Sarah and I have now been in Tallinn for the better part of three days. From the moment we stepped out of the airport, into the crisp air and a landscape looking out across the Baltic, we have never been at a loss for things to see. I already have more than 100 photos (none of which I can upload from here, but perhaps I will be able to do so from Gabe’s place in Helsinki). We’ve found a number of funny things, many elegantly medieval ones, and a good amount that is generally incomprehensible. Most notably, we found an enormous concrete building near the port. Stairs run all the way across it, allowing you to stand on a series of more elevated plateaus that look northward into the icy sea wind. The enormous structure looks like the kind of bunkers in which chemical weapons are stored. On one side, beside the heliport, is the entrance to a noisy dance club. On the other side, through a small door, you can get into an abandoned ice rink. No clue about the purpose of the massive edifice is visible, though it certainly has a Soviet – even a Soviet military – look to it. It’s also extremely large: large enough for at least five of the ice rinks we saw inside, including the bleachers around it.
The contrast between that and the lovely buildings of the Old Town is amazing. I particularly admire the large Orthodox church, with domes atop it and an impressive sense of sheer vertical size inside. Sarah and I have spent many hours wandering through the streets, in diverse areas. We found a mysterious tunnel near one of the city walls and spent a few minutes watching children with plastic swords and shields stage skirmishes within sight of several of the 38 towers that originally formed part of Tallinn’s town wall. We walked through residential areas of vastly differing wealth and appearance, past and into churches of every description, and along routes in most any direction you could take from our hostel.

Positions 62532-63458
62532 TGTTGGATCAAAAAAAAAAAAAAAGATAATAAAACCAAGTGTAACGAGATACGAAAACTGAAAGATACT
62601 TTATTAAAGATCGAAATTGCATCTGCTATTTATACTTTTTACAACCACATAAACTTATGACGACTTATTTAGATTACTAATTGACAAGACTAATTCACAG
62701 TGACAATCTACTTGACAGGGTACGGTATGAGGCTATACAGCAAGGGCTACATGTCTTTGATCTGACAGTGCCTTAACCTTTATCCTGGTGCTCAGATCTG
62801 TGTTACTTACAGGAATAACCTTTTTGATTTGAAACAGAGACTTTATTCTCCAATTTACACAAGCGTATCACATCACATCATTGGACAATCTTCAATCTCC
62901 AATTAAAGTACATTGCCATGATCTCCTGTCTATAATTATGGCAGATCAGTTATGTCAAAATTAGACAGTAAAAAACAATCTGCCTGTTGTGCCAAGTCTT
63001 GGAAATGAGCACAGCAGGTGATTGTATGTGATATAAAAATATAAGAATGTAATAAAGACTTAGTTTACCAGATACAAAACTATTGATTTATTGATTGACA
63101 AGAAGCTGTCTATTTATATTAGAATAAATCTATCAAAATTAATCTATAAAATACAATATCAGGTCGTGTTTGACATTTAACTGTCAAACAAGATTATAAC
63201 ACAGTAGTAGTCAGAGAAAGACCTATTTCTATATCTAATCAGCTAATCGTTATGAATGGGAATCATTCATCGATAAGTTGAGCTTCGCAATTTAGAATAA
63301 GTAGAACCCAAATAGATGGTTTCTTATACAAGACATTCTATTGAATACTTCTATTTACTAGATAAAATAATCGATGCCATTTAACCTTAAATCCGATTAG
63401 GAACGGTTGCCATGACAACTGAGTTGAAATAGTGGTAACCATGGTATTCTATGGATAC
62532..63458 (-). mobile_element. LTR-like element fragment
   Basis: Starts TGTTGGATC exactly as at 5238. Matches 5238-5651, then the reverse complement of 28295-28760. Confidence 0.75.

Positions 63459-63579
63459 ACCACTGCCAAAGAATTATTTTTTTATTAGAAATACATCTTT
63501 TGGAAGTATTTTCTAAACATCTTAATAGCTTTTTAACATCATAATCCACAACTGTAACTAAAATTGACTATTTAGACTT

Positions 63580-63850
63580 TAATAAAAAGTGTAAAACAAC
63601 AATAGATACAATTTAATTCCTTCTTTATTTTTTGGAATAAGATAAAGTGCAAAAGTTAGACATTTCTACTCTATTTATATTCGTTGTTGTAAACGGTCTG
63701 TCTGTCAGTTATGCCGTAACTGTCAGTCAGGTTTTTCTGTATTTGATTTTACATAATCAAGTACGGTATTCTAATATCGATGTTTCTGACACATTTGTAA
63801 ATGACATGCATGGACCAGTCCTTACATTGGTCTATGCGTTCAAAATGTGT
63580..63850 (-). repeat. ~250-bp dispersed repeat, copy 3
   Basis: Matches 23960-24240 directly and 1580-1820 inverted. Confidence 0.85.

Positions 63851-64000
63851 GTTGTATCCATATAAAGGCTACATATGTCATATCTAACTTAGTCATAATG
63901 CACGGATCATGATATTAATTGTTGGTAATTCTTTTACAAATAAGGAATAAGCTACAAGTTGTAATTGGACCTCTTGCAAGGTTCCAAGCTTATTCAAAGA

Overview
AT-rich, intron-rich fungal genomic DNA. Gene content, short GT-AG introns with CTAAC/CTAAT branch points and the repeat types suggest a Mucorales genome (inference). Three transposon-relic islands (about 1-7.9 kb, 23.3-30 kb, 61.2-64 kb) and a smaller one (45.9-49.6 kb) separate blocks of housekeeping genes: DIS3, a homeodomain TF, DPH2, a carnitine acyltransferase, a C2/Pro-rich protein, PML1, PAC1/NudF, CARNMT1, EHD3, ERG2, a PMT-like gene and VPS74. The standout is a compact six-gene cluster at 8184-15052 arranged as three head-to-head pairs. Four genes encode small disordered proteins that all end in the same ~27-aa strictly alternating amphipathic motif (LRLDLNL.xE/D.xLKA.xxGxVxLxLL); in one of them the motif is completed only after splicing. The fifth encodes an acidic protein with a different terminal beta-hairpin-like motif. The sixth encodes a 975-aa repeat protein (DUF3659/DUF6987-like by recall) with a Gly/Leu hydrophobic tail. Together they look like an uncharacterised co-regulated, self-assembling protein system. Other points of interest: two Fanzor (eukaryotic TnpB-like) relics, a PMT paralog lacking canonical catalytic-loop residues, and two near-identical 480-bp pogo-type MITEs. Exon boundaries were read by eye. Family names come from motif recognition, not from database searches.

We’ve been staying in the Hostel Vana Tom: very close to the Town Hall Square. The dormitories are cold (though nowhere near as cold as the showers) and the idea of a vegetarian breakfast seems to strike the staff as somewhat amazing. Nonetheless, I have been enjoying myself a great deal. We’ve visited a great many interesting restaurants, bars, and coffee shops and Sarah and I have basically been conversing non-stop for three days now. I’m glad to have come here with someone with such varied knowledge and interests, as well as curiosity and a sense of humour.
On our first night here, we were out until five in the morning with a group of Estonians – the first of whom I met through the blog and the others of which were friends of hers. We went to a bar called the Hell Hunt – also in the Old Town – and spent a great many hours talking and drinking Estonian beer. Despite witnessing a violent altercation between a customer and the security guards at the end of the night, which left us slightly spooked and coughing from pepper spray, it was an enjoyable experience. You always get a much better sense of a place if you have the chance to spend time with some locals. Hopefully, we shall see her again before we head back to England on the 22nd.
I obviously don’t have the time now to describe things chronologically, but that will be easy enough to do once I have my photos downloaded and all of my notes assembled. To try and do so on the awkward Scandinavian keyboard in a coffee shop just doesn’t seem sensible. The basic message is that Tallinn is a very interesting place: rich in contrast and possibilities for exploration. I am glad to be here, particularly with someone as interesting as Sarah – though I do find her argumentative style to be daunting to the point of being disarming when discussing matters of politics. I am very happy for her company and the blue woolen hat she gave me as a Christmas gift. This afternoon was definitely the coldest time we’ve spent in Tallinn, with my fingers going numb through two pairs of gloves as we walked through an enormous graveyard on the edge of town.
Tomorrow, we are thinking of taking the two-hour ferry ride to Helsinki. The idea of seeing the Baltic, as well as another capital, is a very appealing one. Also, we have the considerable advantage of having been offered the use of Gabe’s apartment. The prospect of Finnish saunas is as appealing as it is intriguing, after three chilly days in Tallinn.
Much more to follow.
- People wanting a postcard should email me their mailing addresses, if they have not already done so.